In ancient hands (part I)

During my recent visits to museums in Berlin and Paris, I was struck by the variety of hand gestures displayed on ancient reliefs and sculptures – particularly from Mesopotamia. I thought of making a compilation of some of the reliefs that struck me the most. Here is the first part featuring some reliefs that I saw at the Vorderasiatisches Museum, Berlin.

Most of us would interpret this image as a thumbs up. However, this relief depicts a tribute bearer raising his arms in a gesture of submission. The relief originates from Nimrud from the 9th Century BCE
Another relief from the 9th Century BCE. This is a detail of the hands of Ashurnasirpal II as he readies to release an arrow on a lion hunt. The king boasted in his inscriptions that he had killed many hundreds of lions. Lion hunting was a royal privilege and also had symbolic connotations where a king killing a lion could also mean that he was quelling chaos.
The complete relief showing Ashurnasirpal II hunting the lion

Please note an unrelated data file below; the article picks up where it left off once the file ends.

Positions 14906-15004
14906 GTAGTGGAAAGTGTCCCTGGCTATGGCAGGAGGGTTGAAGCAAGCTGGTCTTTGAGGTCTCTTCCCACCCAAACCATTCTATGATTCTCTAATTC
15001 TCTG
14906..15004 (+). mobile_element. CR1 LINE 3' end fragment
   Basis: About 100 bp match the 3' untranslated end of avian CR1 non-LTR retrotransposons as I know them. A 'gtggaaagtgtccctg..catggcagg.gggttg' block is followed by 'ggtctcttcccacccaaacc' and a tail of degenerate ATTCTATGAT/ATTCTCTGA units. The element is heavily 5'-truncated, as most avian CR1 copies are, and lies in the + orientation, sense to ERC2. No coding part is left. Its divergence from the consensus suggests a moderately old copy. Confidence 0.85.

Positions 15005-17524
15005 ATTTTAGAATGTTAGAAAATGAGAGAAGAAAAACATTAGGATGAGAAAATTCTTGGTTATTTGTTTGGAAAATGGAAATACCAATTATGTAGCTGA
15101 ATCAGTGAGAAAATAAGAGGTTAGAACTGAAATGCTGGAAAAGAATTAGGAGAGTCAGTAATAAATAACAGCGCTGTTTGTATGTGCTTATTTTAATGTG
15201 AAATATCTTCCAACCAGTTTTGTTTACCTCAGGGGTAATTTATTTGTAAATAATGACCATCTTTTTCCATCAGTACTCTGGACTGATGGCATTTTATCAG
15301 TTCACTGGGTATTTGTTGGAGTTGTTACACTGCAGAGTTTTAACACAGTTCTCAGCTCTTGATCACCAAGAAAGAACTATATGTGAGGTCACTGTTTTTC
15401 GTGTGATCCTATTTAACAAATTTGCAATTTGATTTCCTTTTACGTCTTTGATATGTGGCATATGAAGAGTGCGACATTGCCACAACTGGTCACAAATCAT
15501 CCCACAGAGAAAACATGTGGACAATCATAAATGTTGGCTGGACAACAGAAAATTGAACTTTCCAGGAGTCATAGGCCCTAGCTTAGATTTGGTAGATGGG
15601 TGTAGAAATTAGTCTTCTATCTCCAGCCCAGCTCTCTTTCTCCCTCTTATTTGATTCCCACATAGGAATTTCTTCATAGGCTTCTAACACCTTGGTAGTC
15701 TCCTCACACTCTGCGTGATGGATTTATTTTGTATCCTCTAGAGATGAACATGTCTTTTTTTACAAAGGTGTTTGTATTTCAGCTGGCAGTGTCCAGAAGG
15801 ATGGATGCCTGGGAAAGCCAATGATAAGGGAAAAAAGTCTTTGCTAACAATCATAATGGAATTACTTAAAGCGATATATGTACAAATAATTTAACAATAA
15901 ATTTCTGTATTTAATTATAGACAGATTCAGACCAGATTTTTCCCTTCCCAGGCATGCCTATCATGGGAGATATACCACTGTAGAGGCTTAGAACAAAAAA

Details from the same relief of Ashurnasirpal II’s other hand holding the bow and the arms of the charioteer holding the reins of the horses
From the 7th Century BCE, a relief from the palace of Sennacherib in Nineveh showing musicians and shield bearers. Here holding cymbals in their hands.
This relief (from Sennacherib’s palace in Nineveh) was described as featuring the earliest depiction of a rectangular frame drum. Such a drum is apparently still in use in some parts of Africa and Iraq
The larger relief featuring shield bearers and musicians. The incline of the relief probably meant that it was placed on a ramp connecting the palace to an outside building (temple of Ishtar)

2 Comments Add yours

  1. Nirmala says:

    Interesting study!

    1. Sukanya Ramanujan says:

      Thank you, hopefully will get around to doing a Part II some day

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